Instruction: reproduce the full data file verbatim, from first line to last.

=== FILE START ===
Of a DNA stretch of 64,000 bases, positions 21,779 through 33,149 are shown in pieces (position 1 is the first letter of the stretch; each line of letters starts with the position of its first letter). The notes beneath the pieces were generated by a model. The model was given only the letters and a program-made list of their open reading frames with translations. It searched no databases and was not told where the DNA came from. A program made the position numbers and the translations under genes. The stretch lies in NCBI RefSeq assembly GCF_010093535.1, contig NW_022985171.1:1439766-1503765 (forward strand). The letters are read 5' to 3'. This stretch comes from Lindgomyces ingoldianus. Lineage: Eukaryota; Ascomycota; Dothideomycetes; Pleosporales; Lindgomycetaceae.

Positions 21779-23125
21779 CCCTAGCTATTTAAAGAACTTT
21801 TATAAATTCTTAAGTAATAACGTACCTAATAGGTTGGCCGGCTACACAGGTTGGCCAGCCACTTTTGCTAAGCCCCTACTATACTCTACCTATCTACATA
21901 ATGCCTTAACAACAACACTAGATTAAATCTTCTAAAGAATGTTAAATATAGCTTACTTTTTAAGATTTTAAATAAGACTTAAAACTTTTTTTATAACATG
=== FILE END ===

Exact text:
Of a DNA stretch of 64,000 bases, positions 21,779 through 33,149 are shown in pieces (position 1 is the first letter of the stretch; each line of letters starts with the position of its first letter). The notes beneath the pieces were generated by a model. The model was given only the letters and a program-made list of their open reading frames with translations. It searched no databases and was not told where the DNA came from. A program made the position numbers and the translations under genes. The stretch lies in NCBI RefSeq assembly GCF_010093535.1, contig NW_022985171.1:1439766-1503765 (forward strand). The letters are read 5' to 3'. This stretch comes from Lindgomyces ingoldianus. Lineage: Eukaryota; Ascomycota; Dothideomycetes; Pleosporales; Lindgomycetaceae.

Positions 21779-23125
21779 CCCTAGCTATTTAAAGAACTTT
21801 TATAAATTCTTAAGTAATAACGTACCTAATAGGTTGGCCGGCTACACAGGTTGGCCAGCCACTTTTGCTAAGCCCCTACTATACTCTACCTATCTACATA
21901 ATGCCTTAACAACAACACTAGATTAAATCTTCTAAAGAATGTTAAATATAGCTTACTTTTTAAGATTTTAAATAAGACTTAAAACTTTTTTTATAACATG